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Welcome Note

This edition of The Resource Spring is packed with news and resources related to WatSan, public health and the environment and I hope you will take a few minutes to read over the content and see what may be useful for you and your organizations. Updates on what’s been happening in the sector can be found in the national and international news sections.

Learning opportunities in the area of public health and climate change are available. Upcoming events for the next few months are also looking exciting. If you are planning to host any events or activities please feel free to let us know the details and we can publish them in The Resource Spring as well as on our facebook pages.  If you have any comments, suggestions or feedback on them we would also be pleased about it.

I hope you enjoy February’s edition of The Resource Spring and we look forward to hearing back from you. If you would like to include information in The Resource Spring please contact us through the details provided below.

S.M.A. Rashid
Executive Director
NGO Forum for Public Health


National News

Bacteria overgrowth could be major cause of stunting in children

Globally, 165 million children are stunted or short for their age, while in Bangladesh – where the researchers have been working – stunting affects 36 percent of children under 5. Being stunted increases the chances of both cognitive disability and death before the age of 5.

One possible factor contributing to stunting is damage to the gut – “environmental enteropathy” – leading to inflammation and poor uptake of dietary nutrients. The origins of environmental enteropathy are not clear, but excessive numbers of bacteria in the small intestine, referred to as small intestine bacterial overgrowth, or SIBO, have been suggested as one possible cause.

To explore this idea, the researchers examined 103 2-year-old children who had been followed from birth in an urban slum in Mirpur, Dhaka. Despite vaccination, medical care, nutritional counseling and care, stunting increased in these infants from 9.5 percent at birth to 27.6 percent at 1 year of age.

Notably, one in six 2-year-old children tested showed signs of SIBO, as revealed by the presence of hydrogen in their breath, a result of bacterial metabolism of sugar to hydrogen in the small intestine. Importantly, bacterial overgrowth was more common in children showing stunted growth and was associated with gut inflammation.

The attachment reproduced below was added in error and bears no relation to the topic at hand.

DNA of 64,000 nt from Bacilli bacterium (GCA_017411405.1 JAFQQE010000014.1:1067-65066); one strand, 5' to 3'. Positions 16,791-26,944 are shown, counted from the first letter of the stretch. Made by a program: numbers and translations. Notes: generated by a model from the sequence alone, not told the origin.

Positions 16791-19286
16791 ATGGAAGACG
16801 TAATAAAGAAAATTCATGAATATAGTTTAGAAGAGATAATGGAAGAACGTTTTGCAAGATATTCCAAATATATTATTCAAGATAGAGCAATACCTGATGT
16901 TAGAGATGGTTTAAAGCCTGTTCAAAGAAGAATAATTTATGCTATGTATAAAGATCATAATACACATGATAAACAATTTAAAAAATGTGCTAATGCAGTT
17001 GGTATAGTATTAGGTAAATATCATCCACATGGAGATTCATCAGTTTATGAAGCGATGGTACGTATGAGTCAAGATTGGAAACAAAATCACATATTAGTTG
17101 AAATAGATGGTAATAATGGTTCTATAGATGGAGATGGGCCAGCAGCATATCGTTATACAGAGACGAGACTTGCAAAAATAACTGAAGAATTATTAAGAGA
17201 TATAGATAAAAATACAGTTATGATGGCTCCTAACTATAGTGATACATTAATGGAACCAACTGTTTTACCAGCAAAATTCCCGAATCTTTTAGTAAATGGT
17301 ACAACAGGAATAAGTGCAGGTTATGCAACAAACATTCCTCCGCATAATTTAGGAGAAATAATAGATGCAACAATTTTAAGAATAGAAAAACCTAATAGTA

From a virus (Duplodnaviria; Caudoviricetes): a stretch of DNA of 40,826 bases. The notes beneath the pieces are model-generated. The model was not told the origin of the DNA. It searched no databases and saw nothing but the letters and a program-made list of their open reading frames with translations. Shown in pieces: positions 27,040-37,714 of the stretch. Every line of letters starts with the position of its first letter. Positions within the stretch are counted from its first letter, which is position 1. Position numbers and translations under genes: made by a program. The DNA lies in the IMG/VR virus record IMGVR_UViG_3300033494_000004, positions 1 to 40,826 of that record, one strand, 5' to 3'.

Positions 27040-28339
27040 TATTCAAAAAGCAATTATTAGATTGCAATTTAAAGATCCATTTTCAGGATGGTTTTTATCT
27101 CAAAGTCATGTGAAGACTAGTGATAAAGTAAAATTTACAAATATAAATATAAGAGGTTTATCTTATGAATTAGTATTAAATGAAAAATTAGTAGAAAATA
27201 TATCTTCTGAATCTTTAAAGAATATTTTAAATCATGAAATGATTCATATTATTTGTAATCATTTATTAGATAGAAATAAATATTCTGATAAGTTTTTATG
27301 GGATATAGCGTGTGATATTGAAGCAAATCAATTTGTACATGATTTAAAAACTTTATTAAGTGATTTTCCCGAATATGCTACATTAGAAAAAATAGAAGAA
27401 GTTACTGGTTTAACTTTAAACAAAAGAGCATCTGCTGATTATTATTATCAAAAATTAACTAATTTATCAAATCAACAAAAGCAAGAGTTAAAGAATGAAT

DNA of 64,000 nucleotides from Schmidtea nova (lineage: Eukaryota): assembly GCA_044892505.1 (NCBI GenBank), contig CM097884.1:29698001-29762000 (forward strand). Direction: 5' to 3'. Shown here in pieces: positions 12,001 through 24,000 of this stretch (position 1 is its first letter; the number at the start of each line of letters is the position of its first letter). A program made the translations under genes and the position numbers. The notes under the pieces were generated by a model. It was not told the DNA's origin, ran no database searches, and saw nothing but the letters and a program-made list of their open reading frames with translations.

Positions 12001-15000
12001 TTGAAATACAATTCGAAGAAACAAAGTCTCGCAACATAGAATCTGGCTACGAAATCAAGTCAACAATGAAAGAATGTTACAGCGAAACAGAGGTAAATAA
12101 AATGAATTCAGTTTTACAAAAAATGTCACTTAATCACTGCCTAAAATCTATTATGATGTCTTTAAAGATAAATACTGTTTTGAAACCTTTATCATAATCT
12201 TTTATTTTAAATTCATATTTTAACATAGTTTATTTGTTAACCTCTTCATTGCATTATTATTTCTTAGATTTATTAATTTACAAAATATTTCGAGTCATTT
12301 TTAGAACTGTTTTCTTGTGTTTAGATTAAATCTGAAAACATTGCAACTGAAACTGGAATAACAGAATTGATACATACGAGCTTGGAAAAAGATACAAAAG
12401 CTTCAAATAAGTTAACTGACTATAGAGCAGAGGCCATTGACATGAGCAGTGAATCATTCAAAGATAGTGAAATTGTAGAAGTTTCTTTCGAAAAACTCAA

“We knew that the children’s intestines were being damaged and that was associated with malnutrition, so we decided to test to see if this damage could be due in part to bacteria in their small intestine,” said Dr. Jeff Donowitz, lead author on the study. Donowitz is a pediatric infectious disease specialist at Virginia Commonwealth University and an infectious disease fellow at the University of Virginia School of Medicine.


Read more

Arsenic and high drowning rates of Bangladeshi kids

A recent study in Bangladesh links exposure to arsenic-contaminated drinking water during pregnancy to poor cognitive ability that increases the chance of death by drowning in children aged 1-5 years.

The study, published October in Global Health Action, was conducted by the Bangladesh Rural Advancement Committee (BRAC), Dhaka, McMaster University, Hamilton, Ontario, Canada and the International Centre for Diarrhoeal Disease Research, Bangladesh (iccdr,b), Dhaka.

Drowning accounts for 42 per cent of all deaths in Bangladeshi childrenaged 1-4 years. These deaths occur mostly in the rural areas of the deltaic country, with 75 per cent of them in natural water bodies less than 20 metres from the home.

MahfuzarRahman, lead author of the study and programme head of the research and evaluation division of BRAC, tells SciDev.Net that arsenic contamination might “impair intrauterine programming and foetal neurodevelopment which ultimately raises the risk of drowning among children.”

Rahman says: “In our five-year research it was found that 73 per cent of drowning deaths occurred among children of women who were exposed to arsenic during their pregnancy.” The study focused on the Matlab sub-district, about 55 kilometres from Dhaka, which is known to be highly arsenic-contaminated and where there is demographic surveillance datagathered by the iccdr,b.

“We analysed mortality data for children who were born to 11,414 pregnant women between 2002 and 2004, with an average age of five years of follow-up. There were 84 drowning deaths registered, with cause of death ascertained using verbal autopsy done by interviewing close relatives. 

Mohammad Yunus, co-author of the study and consultant senior scientist at icddr,b, tells SciDev.Net that it has been demonstrated in animal models that “arsenic exposure can modify monoamine content that can subsequently affect behaviour and other brain activities including movement control, learning and memory, cognition and emotion.”

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Poor rural families to get 50,000 improved latrines